Finding our way

The Aral Sea

The faint outline is the shoreline of the Aral Sea in 1960 while the dark areas (top left) indicate the reduced size of the Aral Sea by 2009. It has shrunk some 250 km.

Some of you will know that when it comes to directions — I need a little help. In fact, I need a lot of help. I am sure that I could make a significant reduction to the world’s carbon emissions if I didn’t get so lost.

Before I came to Cape Town my brothers gave me a GPS to help me find my way around. This has definitely helped me, although I fear I have become over-reliant on it.

This past week I was in Wellington where I was facilitating a workshop on conflict resolution with colleagues. On my way home I had a real sense that I knew the way but I plugged in the GPS nevertheless. At one point the GPS was telling me to turn right but I was pretty certain that home was to my left. And despite me knowing my history of having no sense of direction it took everything in me to humbly go in the direction that the GPS was telling me to go. So I betrayed all my natural inclinations and turned right — and what felt like a mistake was actually correct.

This experience made me think of the Covenant Prayer that we pray at the beginning of each year:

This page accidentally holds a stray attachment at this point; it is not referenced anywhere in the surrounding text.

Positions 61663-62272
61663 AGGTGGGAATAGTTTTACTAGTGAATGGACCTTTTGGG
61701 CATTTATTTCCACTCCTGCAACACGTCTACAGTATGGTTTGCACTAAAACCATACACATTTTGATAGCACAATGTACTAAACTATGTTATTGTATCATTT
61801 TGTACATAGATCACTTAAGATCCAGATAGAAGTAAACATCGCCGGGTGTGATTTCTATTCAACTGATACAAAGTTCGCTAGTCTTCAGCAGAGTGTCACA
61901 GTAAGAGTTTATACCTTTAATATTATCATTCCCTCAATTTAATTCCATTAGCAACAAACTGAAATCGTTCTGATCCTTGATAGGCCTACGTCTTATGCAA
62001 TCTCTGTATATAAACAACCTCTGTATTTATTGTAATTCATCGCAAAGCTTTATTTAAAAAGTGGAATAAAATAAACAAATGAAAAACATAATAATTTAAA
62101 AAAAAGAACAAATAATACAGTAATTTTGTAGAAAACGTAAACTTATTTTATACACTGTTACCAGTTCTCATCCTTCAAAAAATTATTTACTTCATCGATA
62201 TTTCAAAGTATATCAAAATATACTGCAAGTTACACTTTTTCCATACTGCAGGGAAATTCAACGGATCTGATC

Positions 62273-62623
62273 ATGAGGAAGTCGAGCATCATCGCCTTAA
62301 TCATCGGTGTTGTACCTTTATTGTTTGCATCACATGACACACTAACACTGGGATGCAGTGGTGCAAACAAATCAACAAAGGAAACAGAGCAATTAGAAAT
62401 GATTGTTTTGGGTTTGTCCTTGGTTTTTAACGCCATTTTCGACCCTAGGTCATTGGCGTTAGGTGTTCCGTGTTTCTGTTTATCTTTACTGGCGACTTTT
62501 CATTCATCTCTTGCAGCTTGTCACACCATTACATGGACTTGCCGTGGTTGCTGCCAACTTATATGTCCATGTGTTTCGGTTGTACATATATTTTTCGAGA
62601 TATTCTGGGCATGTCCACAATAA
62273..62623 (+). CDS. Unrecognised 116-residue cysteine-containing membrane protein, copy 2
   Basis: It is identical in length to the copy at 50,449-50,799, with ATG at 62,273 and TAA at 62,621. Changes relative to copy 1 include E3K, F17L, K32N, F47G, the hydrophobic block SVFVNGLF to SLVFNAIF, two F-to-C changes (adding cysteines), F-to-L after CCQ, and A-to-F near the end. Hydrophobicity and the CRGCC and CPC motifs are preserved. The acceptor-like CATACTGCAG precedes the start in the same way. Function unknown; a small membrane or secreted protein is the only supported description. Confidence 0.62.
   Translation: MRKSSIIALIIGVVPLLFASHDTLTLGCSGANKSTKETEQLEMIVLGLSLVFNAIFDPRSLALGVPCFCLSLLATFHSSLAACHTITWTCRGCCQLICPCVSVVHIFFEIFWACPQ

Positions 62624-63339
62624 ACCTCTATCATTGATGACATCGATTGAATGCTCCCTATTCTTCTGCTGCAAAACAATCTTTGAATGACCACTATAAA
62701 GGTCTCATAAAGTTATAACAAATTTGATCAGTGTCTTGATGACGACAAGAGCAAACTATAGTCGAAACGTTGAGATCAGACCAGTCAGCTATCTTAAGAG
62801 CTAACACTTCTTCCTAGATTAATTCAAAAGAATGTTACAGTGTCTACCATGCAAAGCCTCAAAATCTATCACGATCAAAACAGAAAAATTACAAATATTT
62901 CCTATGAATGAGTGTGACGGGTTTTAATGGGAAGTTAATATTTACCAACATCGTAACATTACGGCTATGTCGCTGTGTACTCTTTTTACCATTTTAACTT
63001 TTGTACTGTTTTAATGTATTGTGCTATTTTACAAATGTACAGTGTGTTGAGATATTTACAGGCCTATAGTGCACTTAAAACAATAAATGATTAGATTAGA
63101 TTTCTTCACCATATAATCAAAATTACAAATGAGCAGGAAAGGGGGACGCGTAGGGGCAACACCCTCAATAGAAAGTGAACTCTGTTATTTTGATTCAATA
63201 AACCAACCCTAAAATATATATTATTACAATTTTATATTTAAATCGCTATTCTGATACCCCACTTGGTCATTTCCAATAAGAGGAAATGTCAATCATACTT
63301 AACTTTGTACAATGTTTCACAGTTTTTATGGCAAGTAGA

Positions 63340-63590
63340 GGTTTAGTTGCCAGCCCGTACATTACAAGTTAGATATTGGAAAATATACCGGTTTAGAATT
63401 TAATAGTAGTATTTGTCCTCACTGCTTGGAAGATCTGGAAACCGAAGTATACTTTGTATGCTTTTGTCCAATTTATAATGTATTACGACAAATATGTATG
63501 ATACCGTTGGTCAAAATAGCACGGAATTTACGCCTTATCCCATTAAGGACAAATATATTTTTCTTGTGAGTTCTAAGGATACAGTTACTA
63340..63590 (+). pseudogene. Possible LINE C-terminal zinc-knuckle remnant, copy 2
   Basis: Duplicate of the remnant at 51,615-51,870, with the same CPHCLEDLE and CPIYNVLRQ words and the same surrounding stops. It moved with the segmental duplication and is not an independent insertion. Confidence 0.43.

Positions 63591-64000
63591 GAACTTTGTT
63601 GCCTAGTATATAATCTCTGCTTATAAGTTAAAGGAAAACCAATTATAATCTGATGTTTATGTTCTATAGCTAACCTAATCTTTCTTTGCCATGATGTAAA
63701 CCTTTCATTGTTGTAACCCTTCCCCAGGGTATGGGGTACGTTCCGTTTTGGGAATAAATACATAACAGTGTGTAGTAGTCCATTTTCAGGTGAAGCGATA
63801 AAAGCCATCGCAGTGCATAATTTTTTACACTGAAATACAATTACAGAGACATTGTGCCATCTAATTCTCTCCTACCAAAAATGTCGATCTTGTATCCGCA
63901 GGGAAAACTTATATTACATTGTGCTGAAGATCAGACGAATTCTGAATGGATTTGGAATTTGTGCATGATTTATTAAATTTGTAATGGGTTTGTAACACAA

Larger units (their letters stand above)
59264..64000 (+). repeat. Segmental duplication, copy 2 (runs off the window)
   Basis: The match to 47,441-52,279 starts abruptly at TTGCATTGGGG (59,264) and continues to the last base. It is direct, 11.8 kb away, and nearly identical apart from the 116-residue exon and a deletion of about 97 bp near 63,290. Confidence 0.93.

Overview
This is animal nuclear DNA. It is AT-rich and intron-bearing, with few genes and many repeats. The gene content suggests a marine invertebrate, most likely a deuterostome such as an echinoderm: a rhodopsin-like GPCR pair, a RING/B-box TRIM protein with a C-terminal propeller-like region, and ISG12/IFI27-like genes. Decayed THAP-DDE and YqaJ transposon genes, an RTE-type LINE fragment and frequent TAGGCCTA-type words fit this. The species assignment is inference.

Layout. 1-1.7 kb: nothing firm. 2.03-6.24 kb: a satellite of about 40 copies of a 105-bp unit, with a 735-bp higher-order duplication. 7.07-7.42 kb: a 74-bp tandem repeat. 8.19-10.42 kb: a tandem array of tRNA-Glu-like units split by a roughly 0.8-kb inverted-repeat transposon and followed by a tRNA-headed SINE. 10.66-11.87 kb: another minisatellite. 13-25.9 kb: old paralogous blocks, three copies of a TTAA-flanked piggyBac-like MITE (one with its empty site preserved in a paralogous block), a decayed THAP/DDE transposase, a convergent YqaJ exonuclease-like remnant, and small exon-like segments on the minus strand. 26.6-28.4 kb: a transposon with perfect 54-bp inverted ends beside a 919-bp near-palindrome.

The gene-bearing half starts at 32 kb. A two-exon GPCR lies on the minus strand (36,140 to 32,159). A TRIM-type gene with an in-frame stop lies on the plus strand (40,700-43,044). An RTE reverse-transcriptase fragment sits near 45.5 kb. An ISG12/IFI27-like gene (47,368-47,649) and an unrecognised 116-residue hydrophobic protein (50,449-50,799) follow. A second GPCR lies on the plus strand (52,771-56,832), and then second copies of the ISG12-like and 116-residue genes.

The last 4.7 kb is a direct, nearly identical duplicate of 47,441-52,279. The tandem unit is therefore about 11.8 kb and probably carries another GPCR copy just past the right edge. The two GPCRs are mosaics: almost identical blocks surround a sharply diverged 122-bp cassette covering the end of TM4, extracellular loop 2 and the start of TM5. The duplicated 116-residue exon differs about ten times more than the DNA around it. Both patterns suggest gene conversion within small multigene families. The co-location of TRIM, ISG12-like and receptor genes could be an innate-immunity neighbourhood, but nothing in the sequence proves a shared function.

“Christ has many services to be done; some are easy, others are difficult; some bring honour, others bring reproach; some are suitable to our natural inclinations and material interests, others are contrary to both. In some we may please Christ and please ourselves, in others we cannot please Christ except by denying ourselves…”

It was good to be reminded that it is in my best interest to sometimes go against my natural inclinations.

I am aware that this illustration is simplistic and that it is not always so easy to discern God’s voice as it is to hear the voice of the GPS. It may take time to discern, and quite often we will need the help of others to do so. For this reason we would do well to seek out a spiritual director/mentor/coach/counsellor to share the journey of our life with. Over time as they get to know us they may be able to help us to hear the directions to help us find our way home.

In Peace, Alan

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